Creamer Media’s Construction 2015 Report examines South Africa’s construction industry over the past 12 months. The report provides insight into the business environment; the key participants in the sector; local construction demand; geographic diversification;...
Liquid Fuels 2014 - A review of South Africa's Liquid Fuels sector (PDF Report)
Creamer Media’s Liquid Fuels 2014 Report examines these issues, focusing on the business environment, oil and gas exploration, the country’s feedstock supplies, the development of South Africa’s biofuels industry, fuel pricing, competition in the sector, the...
Water 2014: A review of South Africa's water sector (PDF Report)
Creamer Media’s Water 2014 report considers the aforementioned issues, not only in the South African context, but also in the African and global context, and examines the issues of water and sanitation, water quality and the demand for water, among others.
This Week's Magazine
While economic forecasts for the African continent are most favourable, African airlines may not be able to benefit from the expected growth in the region’s gross domestic product (GDP), International Air Transport Association VP: Africa Raphael Kuuchi has warned....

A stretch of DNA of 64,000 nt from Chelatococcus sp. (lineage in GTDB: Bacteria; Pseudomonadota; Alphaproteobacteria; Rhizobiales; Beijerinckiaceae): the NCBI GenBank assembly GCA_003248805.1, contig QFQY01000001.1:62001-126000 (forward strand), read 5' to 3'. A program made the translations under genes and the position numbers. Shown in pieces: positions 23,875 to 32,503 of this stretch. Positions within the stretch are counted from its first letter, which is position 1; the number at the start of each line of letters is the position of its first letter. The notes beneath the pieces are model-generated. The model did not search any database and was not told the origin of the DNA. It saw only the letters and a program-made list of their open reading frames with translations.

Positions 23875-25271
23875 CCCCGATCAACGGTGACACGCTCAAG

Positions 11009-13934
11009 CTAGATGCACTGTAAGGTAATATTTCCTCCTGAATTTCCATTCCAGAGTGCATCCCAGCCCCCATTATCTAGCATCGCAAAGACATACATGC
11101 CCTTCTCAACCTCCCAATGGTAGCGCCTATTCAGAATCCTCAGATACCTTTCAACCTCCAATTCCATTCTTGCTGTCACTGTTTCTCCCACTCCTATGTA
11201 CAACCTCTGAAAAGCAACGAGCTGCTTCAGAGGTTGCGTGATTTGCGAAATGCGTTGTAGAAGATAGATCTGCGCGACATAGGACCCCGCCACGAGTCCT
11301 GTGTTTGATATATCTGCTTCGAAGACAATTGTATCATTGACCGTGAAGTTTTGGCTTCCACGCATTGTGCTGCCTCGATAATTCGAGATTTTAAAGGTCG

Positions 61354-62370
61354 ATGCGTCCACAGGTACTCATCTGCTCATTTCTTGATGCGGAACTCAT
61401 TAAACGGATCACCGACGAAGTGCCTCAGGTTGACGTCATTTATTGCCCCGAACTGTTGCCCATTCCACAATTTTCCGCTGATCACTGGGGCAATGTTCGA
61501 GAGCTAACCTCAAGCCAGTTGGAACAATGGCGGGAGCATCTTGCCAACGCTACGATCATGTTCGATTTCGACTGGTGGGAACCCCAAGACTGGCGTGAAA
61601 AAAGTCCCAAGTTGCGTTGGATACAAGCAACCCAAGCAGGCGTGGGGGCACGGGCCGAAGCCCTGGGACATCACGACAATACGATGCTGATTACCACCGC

The Automotive Production and Development Programme (APDP) will need to change substantially post 2020, says Metair Investments South African operations COO Ken Lello. “We must not make tweaks. We have to change. What we are doing is not sustainable.”
Banking group Absa’s forecast is for the rand to end the year at around R13 against the dollar, weakening further to R13.50 by 2016, says Absa sectoral analyst Jacques du Toit. He warns that possible interest rate hikes in the US may see capital being pulled from...
The Dispute Resolution Centre at the Bargaining Council for the Civil Engineering Industry (BCCEI) is now open to handle party-to-party disputes. The BCCEI represents the interests of all level four to nine Construction Industry Development Board companies.
Communications technology firm Ericsson sub-Saharan Africa head Fredrik Jejdling says the company’s commitment to sustainability and corporate responsibility has been integrated into all facets of its operations, which has provided it with sustainable revenue...
Article contains comments